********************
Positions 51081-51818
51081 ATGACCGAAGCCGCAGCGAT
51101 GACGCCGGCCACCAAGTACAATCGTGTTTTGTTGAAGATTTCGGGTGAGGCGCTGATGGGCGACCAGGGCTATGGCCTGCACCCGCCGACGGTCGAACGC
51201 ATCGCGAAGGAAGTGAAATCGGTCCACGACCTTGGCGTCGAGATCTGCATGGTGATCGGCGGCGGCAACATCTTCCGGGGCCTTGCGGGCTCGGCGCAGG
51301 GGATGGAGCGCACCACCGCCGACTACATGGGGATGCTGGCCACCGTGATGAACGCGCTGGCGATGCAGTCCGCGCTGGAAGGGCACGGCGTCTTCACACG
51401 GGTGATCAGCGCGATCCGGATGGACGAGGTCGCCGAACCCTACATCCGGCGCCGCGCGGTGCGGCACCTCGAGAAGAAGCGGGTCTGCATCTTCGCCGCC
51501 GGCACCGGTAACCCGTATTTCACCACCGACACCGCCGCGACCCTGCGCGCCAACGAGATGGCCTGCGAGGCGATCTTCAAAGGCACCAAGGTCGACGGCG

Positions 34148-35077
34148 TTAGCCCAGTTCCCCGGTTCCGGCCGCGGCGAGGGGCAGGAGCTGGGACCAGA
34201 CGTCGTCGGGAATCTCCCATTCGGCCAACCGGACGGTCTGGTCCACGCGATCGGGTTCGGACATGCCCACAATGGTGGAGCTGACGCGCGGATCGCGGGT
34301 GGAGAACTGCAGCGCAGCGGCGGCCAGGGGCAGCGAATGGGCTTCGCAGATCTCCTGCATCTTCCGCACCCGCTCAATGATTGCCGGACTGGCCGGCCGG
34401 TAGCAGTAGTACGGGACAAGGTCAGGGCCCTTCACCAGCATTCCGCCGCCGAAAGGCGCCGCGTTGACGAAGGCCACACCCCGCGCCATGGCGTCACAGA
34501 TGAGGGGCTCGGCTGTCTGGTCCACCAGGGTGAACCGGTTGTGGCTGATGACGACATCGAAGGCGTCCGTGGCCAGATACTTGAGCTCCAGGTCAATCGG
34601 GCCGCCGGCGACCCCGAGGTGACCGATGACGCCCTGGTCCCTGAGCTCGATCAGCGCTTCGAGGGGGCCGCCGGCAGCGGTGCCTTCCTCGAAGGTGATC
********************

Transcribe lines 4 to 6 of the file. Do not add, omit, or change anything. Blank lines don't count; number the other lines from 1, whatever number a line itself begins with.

51201 ATCGCGAAGGAAGTGAAATCGGTCCACGACCTTGGCGTCGAGATCTGCATGGTGATCGGCGGCGGCAACATCTTCCGGGGCCTTGCGGGCTCGGCGCAGG
51301 GGATGGAGCGCACCACCGCCGACTACATGGGGATGCTGGCCACCGTGATGAACGCGCTGGCGATGCAGTCCGCGCTGGAAGGGCACGGCGTCTTCACACG
51401 GGTGATCAGCGCGATCCGGATGGACGAGGTCGCCGAACCCTACATCCGGCGCCGCGCGGTGCGGCACCTCGAGAAGAAGCGGGTCTGCATCTTCGCCGCC